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you, dear, to make life worth living, the seashore had been his life program and I've sometimes thought just for through the summer. Reporters, curia moment that you cared the same ous about the new play, had not helped for me-of course I wasn't sure." to make his summer an easy one, but

“I've never thought you careless," said he needed every word they would Grace evasively, after a pause. Her write to assist in keeping him before words sounded kind and gracious, but the public. Literary success was very there was in them a tone of remoteness pleasing, especially after the struggle he had not expected. Looking into her he had been through to attain it, but eyes as he talked to her he thought the enjoyment of outdoor life seemed at first he saw there momentarily the even more gratifying just then. light of a great happiness; then a look Strolling toward the hotel wharf of abstraction came into them as if Robert seated himself on the steps another thought took possession of her leading down to the float, inhaling deep mind; and this in turn changed as her breaths of the cool salt air as he usual tantalizing humor made its ap- watched the little white boats at their pearance again. Perhaps, he thought, moorings here and there on the bay. this explained her evasive answer. It was not long before his attention

“Won't you try me?” he urged, smil was attracted by a young woman raising.

ing a sail on a neat sloop nearby, which "You've done me the highest honor quickly came about and made for the in your power and I fully appreciate all wharf. It was a beautiful little craft it means and thank you," she replied, with spotless sails suggestive of the more seriously, “but do not ask an wings of some great sea bird, but Robimmediate answer. Our experience ert's attention went not to the sloop this morning has upset me a little and itself but to the girl who sailed it. I can't think clearly. Give me until- Her graceful beauty as she stood, one let me see—until to-morrow—when I hand occupied with the tiller the other become your chauffeur,” she finished, holding the sheet, and her apparent smiling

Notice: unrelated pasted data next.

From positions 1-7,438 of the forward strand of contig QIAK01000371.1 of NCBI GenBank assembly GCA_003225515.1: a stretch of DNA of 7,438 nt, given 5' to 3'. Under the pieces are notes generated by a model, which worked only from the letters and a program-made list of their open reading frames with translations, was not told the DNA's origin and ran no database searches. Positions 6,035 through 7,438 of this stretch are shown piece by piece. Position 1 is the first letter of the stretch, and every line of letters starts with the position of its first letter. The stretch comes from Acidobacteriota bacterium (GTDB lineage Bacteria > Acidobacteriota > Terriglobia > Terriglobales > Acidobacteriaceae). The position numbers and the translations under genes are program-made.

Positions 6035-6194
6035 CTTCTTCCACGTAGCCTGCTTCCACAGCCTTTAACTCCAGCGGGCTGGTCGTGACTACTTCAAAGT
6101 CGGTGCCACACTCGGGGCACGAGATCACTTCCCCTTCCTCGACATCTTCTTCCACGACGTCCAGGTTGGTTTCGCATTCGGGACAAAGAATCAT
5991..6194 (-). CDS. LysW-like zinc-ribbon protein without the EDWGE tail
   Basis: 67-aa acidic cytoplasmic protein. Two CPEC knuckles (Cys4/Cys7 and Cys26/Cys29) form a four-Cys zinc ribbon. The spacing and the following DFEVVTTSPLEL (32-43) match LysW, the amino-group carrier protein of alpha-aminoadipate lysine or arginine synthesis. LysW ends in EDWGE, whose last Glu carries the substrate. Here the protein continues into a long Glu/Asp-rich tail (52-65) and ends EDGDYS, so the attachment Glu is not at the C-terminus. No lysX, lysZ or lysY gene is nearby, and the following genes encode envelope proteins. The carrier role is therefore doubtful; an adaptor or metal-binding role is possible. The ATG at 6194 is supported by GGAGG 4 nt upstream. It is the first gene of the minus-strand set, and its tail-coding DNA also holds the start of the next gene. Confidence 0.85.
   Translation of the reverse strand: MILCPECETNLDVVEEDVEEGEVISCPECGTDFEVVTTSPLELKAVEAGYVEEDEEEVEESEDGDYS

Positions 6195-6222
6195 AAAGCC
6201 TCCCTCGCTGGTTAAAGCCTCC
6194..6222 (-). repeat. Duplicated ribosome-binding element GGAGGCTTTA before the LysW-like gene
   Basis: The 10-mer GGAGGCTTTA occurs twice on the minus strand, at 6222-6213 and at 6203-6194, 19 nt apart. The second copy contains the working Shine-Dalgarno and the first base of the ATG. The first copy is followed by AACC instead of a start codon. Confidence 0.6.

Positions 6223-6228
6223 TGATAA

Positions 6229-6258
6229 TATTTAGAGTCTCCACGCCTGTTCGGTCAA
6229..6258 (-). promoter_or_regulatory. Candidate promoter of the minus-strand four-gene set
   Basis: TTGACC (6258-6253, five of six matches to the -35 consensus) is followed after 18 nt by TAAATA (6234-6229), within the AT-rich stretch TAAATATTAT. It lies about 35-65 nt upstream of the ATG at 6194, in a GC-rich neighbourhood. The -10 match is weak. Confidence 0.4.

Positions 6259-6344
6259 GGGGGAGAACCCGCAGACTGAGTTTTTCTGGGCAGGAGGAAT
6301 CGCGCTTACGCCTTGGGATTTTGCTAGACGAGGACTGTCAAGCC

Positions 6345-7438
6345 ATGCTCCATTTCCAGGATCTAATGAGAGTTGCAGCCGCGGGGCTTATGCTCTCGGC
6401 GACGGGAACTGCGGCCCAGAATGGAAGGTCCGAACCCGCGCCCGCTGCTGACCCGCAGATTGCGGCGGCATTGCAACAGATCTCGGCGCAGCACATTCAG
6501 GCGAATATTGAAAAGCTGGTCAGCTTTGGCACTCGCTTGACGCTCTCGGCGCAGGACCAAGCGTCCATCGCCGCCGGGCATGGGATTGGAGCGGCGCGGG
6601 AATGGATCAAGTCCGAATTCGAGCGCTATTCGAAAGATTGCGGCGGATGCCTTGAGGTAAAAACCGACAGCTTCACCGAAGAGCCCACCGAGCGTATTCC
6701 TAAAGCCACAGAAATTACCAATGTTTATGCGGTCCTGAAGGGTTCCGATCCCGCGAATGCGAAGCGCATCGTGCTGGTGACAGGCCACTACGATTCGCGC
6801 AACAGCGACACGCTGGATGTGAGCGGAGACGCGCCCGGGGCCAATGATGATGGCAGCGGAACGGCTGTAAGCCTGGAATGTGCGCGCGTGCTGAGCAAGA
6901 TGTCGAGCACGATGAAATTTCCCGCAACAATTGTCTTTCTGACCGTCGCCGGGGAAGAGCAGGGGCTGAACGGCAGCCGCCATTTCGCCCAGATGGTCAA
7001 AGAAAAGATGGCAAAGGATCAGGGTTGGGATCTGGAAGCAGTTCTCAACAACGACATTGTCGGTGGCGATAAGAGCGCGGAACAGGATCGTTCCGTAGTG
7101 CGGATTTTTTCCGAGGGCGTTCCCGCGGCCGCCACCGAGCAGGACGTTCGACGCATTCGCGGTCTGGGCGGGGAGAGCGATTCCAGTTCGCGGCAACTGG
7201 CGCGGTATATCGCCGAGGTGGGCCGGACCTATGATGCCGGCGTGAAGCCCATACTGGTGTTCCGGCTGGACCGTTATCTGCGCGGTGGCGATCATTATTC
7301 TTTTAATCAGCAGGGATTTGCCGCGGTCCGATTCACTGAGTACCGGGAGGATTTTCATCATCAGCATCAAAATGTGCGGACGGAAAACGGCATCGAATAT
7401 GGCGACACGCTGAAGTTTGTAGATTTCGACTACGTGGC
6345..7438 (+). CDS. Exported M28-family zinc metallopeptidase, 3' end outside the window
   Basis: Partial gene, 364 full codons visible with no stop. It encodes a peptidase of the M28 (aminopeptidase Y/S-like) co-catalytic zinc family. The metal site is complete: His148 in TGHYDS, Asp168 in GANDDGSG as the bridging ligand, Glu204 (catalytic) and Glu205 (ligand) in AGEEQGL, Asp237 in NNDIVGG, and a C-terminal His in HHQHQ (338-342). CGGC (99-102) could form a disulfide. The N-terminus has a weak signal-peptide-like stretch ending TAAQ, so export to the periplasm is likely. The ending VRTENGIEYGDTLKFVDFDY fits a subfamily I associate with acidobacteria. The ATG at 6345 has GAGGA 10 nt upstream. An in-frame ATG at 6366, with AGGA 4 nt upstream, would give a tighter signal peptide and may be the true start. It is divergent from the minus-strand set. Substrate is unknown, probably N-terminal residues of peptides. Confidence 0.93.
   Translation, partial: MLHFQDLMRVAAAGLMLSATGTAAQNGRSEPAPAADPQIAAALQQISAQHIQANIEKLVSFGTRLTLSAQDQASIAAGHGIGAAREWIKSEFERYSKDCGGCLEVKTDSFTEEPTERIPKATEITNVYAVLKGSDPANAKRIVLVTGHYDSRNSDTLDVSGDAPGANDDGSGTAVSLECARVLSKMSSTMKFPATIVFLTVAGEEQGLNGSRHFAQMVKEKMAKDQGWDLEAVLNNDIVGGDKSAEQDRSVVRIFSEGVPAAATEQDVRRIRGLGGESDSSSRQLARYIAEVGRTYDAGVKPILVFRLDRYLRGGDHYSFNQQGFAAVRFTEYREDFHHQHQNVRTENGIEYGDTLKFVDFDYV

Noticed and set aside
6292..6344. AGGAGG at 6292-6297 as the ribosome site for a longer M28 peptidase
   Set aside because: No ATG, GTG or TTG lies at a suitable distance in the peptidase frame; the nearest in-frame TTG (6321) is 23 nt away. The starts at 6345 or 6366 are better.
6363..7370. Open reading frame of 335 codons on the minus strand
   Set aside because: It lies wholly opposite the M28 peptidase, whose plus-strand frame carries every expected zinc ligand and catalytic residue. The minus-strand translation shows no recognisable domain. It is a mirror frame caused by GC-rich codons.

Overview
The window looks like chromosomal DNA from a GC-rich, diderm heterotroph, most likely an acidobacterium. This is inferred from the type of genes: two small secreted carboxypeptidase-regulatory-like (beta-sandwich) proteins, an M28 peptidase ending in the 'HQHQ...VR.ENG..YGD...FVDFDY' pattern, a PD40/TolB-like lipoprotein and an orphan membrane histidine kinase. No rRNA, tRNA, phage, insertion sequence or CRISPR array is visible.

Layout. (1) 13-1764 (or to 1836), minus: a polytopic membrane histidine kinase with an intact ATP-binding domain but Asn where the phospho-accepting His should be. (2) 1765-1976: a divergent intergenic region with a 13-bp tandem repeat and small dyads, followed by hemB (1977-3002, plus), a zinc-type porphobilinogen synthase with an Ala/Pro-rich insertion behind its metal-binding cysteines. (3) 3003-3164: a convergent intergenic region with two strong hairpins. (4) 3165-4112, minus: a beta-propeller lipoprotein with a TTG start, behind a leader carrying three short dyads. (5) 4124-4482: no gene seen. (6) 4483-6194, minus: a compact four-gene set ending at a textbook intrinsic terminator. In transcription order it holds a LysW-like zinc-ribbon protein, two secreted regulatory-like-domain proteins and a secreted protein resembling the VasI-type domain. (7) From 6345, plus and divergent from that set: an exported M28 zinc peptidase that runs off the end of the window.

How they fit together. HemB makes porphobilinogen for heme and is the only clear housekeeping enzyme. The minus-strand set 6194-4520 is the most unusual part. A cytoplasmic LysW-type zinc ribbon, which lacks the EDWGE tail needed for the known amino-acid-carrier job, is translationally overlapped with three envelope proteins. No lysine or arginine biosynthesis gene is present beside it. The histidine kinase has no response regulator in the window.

confidence in herself as a skipper, "Chauffeur for life, I hope," he said, aroused Robert's admiration in a manfervently.

ner too spontaneous and genuine to be

concealed. III.

He stood ready to fend off the bow

as the boat reached the float, calling Two days later found Robert Hamil- cheerily, “Good morning, Cap'n.” ton up betimes in the morning; that “Good morning, Mr. Hamilton ; won't is to say, long before the other hotel you tie her up while I pump out last guests had thought of such a thing. night's shower? You might wet those It was no newly acquired habit with spotless shoes if you came aboard,” she him, for he loved the open-the great laughed merrily, throwing him a rope. outdoors; he loved the restless, ever Robert made a half hitch over a changing sea, and these are best in the wooden cleat on the float and then early morning. After the humidity looked down inquiringly at Grace. of the city in midsummer the cool air "How about your own?” he asked. laden with dew, the salt sea breeze, "I haven't shipped' a drop and I've the singing of birds, the sweet scents of been out half an hour already.” With hay-making, of flowers, and, above all, this she began pumping, the muscles the freedom to come and go at will outlining themselves under the brown made life seem glorious.

skin with charming boldness as she Two busy weeks in the city forced worked. upon him by the details of dramatizing "One can find you out here almost his latest novel, interspersed with the before light. Seriously, Miss Spofford, writing of a few short stories and fol- do you ever sleep?" lowed in alternation by a few days at "Lots. Come down here and take